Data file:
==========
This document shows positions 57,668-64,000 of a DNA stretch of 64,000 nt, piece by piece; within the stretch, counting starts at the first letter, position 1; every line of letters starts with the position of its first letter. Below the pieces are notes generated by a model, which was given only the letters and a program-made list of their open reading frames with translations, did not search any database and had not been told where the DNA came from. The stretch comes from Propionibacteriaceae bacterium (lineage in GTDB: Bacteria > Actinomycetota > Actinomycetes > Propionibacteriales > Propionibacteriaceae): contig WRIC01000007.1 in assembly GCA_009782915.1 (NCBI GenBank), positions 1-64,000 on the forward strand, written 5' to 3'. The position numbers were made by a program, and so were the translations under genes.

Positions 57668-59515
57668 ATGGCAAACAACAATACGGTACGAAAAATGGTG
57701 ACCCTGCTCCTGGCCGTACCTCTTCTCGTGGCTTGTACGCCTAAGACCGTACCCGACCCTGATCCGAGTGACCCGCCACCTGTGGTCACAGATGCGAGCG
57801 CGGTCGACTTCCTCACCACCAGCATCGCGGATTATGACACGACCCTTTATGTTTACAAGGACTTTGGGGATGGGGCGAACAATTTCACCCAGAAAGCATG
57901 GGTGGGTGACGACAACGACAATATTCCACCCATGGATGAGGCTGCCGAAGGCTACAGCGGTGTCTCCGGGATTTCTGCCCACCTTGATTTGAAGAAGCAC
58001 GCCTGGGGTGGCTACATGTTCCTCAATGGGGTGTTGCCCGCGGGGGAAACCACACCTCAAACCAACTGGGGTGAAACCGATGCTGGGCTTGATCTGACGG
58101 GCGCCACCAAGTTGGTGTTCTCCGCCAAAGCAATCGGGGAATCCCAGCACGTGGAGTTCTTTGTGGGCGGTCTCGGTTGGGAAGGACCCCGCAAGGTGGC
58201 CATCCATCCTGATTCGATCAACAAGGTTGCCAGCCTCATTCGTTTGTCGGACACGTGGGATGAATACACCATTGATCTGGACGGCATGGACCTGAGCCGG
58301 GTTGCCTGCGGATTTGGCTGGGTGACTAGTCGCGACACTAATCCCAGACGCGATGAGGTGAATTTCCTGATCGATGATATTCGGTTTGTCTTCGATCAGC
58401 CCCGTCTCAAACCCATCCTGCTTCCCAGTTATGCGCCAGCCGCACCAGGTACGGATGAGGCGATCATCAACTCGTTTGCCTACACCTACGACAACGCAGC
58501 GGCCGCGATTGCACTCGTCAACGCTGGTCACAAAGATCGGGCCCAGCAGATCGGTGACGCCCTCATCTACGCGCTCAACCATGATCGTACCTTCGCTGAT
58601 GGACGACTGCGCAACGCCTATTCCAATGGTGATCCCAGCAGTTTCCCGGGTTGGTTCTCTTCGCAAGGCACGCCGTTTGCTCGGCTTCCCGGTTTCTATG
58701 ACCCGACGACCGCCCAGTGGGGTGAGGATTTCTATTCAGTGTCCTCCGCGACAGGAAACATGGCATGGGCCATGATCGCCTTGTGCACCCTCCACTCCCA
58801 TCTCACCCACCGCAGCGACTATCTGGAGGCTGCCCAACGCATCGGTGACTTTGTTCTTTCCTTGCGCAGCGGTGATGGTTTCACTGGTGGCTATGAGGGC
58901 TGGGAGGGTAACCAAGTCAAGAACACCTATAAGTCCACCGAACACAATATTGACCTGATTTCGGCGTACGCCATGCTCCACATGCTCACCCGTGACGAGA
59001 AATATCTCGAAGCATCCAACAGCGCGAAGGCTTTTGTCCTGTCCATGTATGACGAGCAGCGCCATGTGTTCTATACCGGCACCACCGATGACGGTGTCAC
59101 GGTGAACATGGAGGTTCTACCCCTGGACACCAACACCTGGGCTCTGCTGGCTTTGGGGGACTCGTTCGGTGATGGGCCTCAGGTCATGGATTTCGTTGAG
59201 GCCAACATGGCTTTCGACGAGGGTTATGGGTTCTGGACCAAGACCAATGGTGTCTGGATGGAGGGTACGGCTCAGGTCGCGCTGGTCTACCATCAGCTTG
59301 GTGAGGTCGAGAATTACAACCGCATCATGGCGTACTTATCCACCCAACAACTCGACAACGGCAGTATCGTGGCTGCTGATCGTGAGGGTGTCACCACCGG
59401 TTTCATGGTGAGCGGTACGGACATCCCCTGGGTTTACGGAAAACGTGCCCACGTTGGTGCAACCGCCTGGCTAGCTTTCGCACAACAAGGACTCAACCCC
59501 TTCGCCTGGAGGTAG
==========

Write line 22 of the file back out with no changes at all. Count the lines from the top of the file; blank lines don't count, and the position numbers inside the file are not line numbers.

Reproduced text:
59501 TTCGCCTGGAGGTAG